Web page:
Lake Tana & Blue Nile Falls: Lake Tana, the largest lake in Ethiopia, situated north of the beautiful town of Bahir Dar is the source from where the famous Blue Nile River starts its long journey to Khartoum and to the Mediterranean via Egypt beautiful paintings.
Lake Tana Source of The majestic Blue Nile River
The Blue Nile falls into a canyon to form one of the most spectacular waterfalls in Africa, --150 feet high and about a half mile wide, these millions of gallons of water gush downward creating a cloud of mist which is called Tisisat--"a Smoking fire".
Around the shore and on the islands of Lake Tana, many monasteries have been flourished, with their own theological schools, which still exist, housing immense historical and cultural treasures adorned with beautiful paintings. Along the lakeshore bird life, both local and migratory visitors, make the site an ideal place for birdwatchers.
The first stop was at Zege Peninsula, housing several monasteries. We first visited Ura Kidane Mihret, which does not look very special from the outside, as the traditional straw roof has been replaced by a corrugated iron one. But once you take off your shoes and step inside, you are bound to be impressed by the very colorful murals all around the inner wall of the church. On it, you can find a summary of Biblical stories, all painted cartoon style. Or are they Biblical scenes? Upon closer inspection, some of the scenes are very cruel: heads being chopped off, limbs leaving bleeding corpses, people hanging upside down from crosses... In one scene, you can even find soldiers with rifles depicted on the brightly colored wall.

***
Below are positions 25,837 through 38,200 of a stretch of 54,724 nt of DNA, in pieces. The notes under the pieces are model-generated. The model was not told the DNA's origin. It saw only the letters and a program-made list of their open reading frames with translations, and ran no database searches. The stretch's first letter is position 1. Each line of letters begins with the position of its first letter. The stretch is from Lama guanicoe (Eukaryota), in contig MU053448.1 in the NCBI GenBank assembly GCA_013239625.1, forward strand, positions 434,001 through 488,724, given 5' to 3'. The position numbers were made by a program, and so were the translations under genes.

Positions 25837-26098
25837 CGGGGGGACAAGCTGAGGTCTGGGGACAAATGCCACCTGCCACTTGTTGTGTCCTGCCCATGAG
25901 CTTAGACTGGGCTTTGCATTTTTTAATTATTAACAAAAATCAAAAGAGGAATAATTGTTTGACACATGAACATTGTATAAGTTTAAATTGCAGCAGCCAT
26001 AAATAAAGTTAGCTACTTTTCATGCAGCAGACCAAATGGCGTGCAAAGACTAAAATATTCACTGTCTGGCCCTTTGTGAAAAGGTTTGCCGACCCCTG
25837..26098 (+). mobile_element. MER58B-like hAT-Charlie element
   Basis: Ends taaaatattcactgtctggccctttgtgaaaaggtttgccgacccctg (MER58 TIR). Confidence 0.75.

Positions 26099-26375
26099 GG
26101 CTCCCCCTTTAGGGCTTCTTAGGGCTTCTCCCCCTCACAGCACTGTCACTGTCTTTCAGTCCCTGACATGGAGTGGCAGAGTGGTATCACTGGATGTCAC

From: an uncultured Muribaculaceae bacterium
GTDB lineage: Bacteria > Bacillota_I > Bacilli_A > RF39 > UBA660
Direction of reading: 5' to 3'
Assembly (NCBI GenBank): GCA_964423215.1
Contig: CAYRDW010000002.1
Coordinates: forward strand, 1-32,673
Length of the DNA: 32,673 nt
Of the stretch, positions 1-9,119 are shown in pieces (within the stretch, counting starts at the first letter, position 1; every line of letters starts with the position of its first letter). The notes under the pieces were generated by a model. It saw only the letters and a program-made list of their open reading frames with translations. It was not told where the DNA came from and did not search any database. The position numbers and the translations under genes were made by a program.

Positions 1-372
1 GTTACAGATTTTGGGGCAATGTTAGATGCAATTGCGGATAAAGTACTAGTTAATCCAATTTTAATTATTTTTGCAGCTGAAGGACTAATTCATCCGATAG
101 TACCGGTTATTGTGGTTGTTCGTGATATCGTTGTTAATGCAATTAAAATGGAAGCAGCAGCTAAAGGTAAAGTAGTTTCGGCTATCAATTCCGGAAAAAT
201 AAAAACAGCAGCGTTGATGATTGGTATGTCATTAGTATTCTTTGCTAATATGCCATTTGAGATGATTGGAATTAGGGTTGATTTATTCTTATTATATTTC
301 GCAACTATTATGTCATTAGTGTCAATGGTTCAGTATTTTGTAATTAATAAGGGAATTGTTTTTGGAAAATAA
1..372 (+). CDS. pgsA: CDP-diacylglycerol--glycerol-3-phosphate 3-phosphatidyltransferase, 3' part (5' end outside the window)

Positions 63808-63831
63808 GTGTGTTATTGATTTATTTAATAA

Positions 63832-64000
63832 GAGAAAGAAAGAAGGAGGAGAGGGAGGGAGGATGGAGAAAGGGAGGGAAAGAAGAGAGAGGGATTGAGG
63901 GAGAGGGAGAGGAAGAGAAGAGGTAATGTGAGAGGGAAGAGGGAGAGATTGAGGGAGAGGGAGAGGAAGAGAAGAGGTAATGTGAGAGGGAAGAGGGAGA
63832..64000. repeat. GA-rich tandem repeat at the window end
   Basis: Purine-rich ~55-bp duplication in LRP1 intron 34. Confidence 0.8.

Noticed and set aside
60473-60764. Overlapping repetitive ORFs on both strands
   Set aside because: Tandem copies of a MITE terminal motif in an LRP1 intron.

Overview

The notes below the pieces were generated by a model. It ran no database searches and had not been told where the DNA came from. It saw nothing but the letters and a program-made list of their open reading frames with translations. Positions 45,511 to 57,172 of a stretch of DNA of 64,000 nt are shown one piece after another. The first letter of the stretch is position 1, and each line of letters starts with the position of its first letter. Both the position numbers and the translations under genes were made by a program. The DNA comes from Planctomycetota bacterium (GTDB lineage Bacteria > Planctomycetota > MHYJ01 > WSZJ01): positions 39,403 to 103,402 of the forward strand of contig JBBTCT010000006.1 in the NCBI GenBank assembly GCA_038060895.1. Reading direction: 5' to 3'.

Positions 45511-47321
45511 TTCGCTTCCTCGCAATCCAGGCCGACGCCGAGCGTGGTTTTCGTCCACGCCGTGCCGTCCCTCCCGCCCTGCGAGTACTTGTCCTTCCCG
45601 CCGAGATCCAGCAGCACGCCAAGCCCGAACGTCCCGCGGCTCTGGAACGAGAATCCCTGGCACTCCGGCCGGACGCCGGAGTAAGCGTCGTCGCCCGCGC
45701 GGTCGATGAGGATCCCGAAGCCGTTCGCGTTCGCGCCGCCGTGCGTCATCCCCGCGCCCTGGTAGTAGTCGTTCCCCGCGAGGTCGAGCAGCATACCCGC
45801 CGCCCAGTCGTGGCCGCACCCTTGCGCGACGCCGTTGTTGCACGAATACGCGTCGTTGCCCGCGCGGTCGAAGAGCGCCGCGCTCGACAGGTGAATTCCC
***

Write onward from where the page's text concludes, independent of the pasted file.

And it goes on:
From Ura Kidane Mihret, we visited Azuma Maryam, which had more painted religious scenes, after which we visited the island of Kibran Gebriel. Until some time ago, women were not allowed on the island, now they have to stay near the water. The men went up on an excursion to the monastery of Kibran Gebriel, but stopped by some amazingly complex spiderwebs full of spiders. Once up in the monastery, we were shown some exquisite old goatskin religious books, painted and iron crosses before visiting the church proper. The style was visibly different from the one at the other Lake Tana monasteries, the paintings were much more damaged, but I found the paintings more finely done than the other churches. Furthermore, the building was completely different, with blocks of stone neatly fitting onto each other and forming high pillars on which the church rested. From this small island, it was only a short hop back to Bahir Dar; on the way we saw a reed tankwa, or traditional boat which is very similar to the ones depicted in ancient Egyptian engravings.